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This article was published in January 2013. The information may be out of date. Please check our epilepsy information or our site A-Z.

Pregnant women more likely to stop taking medication

28 Jan 2013

pregnant womanA UK study has found that pregnant women with epilepsy are more likely to stop taking their epilepsy medicines, compared to women who are not pregnant.

Researchers, led by Shuk-Li Man, analysed prescribing trends for anti-epileptic drugs from 1994 to 2009. The results show that prescribing of newer medicines has steadily increased. Lamotrigine has been the most popular medicine prescribed in pregnancy since 2004. However, the use of carbamazepine and sodium valporate has decreased.

The authors of the study have recommended that women are taught about the risks and benefits of epilepsy medication. This would preferably be before pregnancy. They would then be able to make an informed decision about treatment during their pregnancy.

Nicole Crosby-McKenna, women’s officer at Epilepsy Action, said: “The majority of women with epilepsy enjoy healthy pregnancies and give birth to healthy babies. But it is vital that women with epilepsy are given information about all aspects of pregnancy and epilepsy.”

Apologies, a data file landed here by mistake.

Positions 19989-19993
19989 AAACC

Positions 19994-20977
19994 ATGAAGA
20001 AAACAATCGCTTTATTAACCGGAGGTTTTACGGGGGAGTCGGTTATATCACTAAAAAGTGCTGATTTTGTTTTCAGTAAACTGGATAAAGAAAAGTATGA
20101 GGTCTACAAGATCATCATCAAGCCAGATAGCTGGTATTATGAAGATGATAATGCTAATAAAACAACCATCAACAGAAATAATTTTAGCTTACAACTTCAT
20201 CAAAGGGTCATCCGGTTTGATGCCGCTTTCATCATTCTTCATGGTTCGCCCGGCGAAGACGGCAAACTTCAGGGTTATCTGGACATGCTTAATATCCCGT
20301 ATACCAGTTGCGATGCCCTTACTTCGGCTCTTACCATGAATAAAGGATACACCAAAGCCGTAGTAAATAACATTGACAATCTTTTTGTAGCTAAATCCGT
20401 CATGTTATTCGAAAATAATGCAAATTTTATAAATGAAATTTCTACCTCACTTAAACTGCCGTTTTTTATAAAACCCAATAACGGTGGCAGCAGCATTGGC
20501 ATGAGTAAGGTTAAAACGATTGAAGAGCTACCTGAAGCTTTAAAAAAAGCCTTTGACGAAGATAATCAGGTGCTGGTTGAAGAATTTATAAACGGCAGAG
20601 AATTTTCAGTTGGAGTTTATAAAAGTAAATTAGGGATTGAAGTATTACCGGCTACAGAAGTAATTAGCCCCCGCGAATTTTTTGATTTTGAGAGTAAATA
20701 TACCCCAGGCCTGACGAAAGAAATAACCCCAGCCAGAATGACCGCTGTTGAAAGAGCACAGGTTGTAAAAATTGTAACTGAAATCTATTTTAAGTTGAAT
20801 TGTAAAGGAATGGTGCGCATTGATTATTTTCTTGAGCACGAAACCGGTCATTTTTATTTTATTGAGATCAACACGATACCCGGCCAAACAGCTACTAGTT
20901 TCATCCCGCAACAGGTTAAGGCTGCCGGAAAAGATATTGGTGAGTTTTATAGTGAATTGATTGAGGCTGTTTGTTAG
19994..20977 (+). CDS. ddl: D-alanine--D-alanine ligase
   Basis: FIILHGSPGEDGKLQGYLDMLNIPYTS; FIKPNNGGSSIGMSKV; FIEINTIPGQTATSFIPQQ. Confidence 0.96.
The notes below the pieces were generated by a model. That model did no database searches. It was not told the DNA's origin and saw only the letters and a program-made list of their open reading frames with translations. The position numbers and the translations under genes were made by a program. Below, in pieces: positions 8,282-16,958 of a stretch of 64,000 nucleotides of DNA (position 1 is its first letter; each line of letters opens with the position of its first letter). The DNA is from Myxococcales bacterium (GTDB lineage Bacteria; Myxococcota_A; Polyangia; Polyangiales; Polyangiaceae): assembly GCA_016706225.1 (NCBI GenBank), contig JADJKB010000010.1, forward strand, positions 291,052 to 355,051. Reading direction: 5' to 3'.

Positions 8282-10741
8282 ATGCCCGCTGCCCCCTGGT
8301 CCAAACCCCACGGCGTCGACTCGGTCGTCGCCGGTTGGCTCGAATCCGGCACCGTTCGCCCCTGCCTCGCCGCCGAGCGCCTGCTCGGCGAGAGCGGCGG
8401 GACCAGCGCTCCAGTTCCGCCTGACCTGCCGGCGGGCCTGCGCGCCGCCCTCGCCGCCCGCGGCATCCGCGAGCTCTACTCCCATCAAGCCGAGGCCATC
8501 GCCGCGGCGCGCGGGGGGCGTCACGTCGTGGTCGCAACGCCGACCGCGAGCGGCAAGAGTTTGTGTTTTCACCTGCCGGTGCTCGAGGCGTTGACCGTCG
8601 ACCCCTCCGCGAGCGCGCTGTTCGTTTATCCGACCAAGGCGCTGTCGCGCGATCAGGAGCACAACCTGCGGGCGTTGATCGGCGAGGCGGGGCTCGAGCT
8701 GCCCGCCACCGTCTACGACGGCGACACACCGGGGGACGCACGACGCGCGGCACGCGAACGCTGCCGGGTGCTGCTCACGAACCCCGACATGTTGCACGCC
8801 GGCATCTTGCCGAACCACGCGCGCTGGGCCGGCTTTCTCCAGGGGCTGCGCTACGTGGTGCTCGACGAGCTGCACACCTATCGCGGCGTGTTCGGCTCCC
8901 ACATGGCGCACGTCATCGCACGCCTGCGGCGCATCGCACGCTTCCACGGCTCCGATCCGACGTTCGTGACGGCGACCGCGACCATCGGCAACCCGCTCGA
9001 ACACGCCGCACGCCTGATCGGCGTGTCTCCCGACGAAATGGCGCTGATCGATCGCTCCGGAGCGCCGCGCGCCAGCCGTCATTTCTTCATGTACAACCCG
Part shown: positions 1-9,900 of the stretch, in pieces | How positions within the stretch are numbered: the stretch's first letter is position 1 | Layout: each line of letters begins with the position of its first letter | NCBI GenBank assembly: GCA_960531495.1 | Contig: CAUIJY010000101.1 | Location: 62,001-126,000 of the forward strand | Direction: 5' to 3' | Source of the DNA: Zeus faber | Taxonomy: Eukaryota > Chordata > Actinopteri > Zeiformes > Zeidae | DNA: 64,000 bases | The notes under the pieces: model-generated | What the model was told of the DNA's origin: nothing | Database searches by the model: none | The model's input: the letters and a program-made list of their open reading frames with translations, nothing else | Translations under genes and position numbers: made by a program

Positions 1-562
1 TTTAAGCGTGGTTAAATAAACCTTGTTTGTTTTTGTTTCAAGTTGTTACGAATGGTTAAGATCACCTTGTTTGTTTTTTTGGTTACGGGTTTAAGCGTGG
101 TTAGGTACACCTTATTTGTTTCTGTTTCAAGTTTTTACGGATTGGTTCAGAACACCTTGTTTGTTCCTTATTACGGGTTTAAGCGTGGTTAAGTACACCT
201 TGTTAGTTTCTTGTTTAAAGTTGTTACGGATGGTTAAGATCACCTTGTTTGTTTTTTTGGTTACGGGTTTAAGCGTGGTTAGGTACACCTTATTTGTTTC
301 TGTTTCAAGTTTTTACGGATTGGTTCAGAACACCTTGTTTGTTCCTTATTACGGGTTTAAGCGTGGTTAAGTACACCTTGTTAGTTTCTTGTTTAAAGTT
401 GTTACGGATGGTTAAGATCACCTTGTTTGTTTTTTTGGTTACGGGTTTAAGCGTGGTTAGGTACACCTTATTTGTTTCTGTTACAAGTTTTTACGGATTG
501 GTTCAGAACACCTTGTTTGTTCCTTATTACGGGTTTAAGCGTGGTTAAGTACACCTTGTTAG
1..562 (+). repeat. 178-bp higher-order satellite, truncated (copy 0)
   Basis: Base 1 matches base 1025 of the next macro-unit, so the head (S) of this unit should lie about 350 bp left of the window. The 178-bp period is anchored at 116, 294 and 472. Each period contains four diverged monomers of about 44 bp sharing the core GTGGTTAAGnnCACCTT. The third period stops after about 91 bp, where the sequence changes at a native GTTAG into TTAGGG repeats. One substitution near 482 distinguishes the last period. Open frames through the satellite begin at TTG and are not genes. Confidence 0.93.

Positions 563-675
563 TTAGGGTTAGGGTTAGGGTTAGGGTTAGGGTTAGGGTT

She added: “Women should be encouraged to work together with healthcare professionals so that their care before, during and after pregnancy can be properly managed. This will help reduce the risk of increased seizures, maternal death and malformations in babies born to women with epilepsy.”

The study is available to view on open access peer-review journal PLOS ONE.

More information about epilepsy and pregnancy.

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